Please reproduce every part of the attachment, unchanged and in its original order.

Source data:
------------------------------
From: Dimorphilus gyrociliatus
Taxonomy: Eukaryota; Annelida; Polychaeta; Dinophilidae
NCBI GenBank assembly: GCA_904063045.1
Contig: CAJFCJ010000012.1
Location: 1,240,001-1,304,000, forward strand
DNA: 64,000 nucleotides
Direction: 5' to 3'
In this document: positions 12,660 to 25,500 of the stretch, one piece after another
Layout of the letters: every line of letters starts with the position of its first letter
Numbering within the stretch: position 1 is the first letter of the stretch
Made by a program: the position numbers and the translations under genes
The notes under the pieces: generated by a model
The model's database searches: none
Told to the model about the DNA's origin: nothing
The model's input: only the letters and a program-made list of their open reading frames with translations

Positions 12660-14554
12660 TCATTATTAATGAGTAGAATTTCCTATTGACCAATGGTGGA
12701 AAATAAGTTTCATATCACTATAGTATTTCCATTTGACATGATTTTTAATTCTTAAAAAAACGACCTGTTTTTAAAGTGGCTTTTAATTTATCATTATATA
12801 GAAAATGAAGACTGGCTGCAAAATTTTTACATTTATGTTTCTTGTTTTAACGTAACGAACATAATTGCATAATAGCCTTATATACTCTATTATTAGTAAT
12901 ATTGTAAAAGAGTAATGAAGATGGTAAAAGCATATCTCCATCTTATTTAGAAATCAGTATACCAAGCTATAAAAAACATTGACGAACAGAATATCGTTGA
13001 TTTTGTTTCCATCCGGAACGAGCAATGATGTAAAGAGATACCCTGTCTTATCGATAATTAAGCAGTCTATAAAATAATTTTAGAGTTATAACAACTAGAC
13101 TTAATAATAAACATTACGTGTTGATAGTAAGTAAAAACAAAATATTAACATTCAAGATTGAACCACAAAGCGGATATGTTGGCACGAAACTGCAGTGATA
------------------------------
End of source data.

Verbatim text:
From: Dimorphilus gyrociliatus
Taxonomy: Eukaryota; Annelida; Polychaeta; Dinophilidae
NCBI GenBank assembly: GCA_904063045.1
Contig: CAJFCJ010000012.1
Location: 1,240,001-1,304,000, forward strand
DNA: 64,000 nucleotides
Direction: 5' to 3'
In this document: positions 12,660 to 25,500 of the stretch, one piece after another
Layout of the letters: every line of letters starts with the position of its first letter
Numbering within the stretch: position 1 is the first letter of the stretch
Made by a program: the position numbers and the translations under genes
The notes under the pieces: generated by a model
The model's database searches: none
Told to the model about the DNA's origin: nothing
The model's input: only the letters and a program-made list of their open reading frames with translations

Positions 12660-14554
12660 TCATTATTAATGAGTAGAATTTCCTATTGACCAATGGTGGA
12701 AAATAAGTTTCATATCACTATAGTATTTCCATTTGACATGATTTTTAATTCTTAAAAAAACGACCTGTTTTTAAAGTGGCTTTTAATTTATCATTATATA
12801 GAAAATGAAGACTGGCTGCAAAATTTTTACATTTATGTTTCTTGTTTTAACGTAACGAACATAATTGCATAATAGCCTTATATACTCTATTATTAGTAAT
12901 ATTGTAAAAGAGTAATGAAGATGGTAAAAGCATATCTCCATCTTATTTAGAAATCAGTATACCAAGCTATAAAAAACATTGACGAACAGAATATCGTTGA
13001 TTTTGTTTCCATCCGGAACGAGCAATGATGTAAAGAGATACCCTGTCTTATCGATAATTAAGCAGTCTATAAAATAATTTTAGAGTTATAACAACTAGAC
13101 TTAATAATAAACATTACGTGTTGATAGTAAGTAAAAACAAAATATTAACATTCAAGATTGAACCACAAAGCGGATATGTTGGCACGAAACTGCAGTGATA